The answer is yes, but the time frames are different.
Recall that we're looking at a portfolio of 40 stocks evenly divided among and highly weighted within eight S&P 500 sectors. Going back to 2004 (N = 813 trading days), we've had 38 occasions in which the net number of stocks making new lows over new highs reached 25 or greater. We'll call that the "weak day".
The following day, the S&P 500 Index (SPY) broke below the low of the weak day on 26 of the 38 occasions, for an average drop of -.28%. Across the entire sample, the low of the current day actually exceeds the low of the prior day by an average of .03% (443 up, 370 down). That tells us that, in the short run, broad weakness tends to spill over into the next trading session.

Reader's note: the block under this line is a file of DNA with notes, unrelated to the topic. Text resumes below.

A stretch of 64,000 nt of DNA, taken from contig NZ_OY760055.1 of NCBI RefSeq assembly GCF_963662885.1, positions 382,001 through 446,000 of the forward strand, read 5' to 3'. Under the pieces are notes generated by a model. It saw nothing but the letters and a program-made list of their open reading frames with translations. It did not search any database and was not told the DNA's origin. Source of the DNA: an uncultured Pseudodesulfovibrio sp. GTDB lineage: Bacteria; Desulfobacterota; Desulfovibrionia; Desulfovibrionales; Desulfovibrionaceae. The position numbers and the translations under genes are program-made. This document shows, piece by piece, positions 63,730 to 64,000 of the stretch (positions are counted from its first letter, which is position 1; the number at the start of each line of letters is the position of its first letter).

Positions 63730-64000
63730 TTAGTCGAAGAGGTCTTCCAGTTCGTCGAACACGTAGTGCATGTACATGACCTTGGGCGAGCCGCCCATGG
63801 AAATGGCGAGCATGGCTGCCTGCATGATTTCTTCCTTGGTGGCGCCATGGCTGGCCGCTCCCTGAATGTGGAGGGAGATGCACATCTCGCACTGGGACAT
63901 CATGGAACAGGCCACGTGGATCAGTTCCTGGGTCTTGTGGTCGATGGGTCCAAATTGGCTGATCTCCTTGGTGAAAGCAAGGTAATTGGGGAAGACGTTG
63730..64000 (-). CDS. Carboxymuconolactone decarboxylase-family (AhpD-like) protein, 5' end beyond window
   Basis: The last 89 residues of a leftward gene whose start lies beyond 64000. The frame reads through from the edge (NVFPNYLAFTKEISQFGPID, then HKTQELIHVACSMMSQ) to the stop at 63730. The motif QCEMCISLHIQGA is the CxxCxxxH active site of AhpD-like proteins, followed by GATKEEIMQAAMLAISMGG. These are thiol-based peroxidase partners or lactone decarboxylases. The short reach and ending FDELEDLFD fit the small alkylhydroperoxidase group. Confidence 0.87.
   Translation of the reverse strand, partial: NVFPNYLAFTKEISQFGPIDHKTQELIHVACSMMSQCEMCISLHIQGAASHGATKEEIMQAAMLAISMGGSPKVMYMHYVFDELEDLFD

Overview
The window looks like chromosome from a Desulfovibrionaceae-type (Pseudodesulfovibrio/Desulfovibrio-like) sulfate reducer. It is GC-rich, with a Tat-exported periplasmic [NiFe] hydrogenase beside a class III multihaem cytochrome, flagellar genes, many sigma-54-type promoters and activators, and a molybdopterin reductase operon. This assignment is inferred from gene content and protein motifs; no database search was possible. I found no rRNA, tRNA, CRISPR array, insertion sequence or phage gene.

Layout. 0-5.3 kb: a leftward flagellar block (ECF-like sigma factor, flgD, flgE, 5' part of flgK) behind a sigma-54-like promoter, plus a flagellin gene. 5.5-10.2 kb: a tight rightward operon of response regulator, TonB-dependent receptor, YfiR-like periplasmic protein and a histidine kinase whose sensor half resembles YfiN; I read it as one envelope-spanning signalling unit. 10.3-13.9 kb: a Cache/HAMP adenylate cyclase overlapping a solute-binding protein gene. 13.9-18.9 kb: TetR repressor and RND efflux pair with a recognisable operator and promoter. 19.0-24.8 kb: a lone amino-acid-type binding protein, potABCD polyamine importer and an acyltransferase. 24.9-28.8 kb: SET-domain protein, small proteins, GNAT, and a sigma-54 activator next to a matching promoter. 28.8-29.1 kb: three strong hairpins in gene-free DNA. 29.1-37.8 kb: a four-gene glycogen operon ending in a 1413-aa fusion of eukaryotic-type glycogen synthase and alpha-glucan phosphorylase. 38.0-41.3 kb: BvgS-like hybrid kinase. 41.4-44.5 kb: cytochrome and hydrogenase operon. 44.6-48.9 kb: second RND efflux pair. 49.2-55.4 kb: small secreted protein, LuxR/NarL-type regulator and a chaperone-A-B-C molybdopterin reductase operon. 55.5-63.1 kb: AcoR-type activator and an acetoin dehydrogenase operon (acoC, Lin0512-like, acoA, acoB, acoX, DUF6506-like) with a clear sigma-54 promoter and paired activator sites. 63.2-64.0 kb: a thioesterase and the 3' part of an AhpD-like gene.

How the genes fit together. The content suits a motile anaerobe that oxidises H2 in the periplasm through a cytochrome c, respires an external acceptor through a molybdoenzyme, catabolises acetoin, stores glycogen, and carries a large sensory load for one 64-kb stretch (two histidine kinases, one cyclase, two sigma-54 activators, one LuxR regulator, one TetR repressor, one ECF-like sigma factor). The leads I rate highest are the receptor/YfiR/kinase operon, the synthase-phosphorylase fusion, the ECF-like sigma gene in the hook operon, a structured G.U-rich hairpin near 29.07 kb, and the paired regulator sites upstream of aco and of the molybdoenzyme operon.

Interestingly, however, if we look on a close-to-close basis, we find that the day after the weak day, SPY averages a *gain* of .12% (22 up, 16 down). That is stronger than the average one-day change for the entire sample of .03% (444 up, 369 down). This tells us that follow-through weakness the day after a surge of new lows tends to reverse by the close of trade.
If we look five days out, we can see strong evidence of a reversal effect, as noted in a prior post. Following the weak day, the market is higher on 30 out of 38 occasions, for a solid average gain of .74%. By contrast, the average five-day gain for the entire sample is .16% (462 up, 351 down).
Once again we see a pattern of follow-through weakness followed by reversal. Notice with the days of surges in new lows, however, that the subsequent weakness tends to evaporate more quickly and the reversal effect is more pronounced. This is an important distinction between strong rising and falling markets that has important implications for trade planning.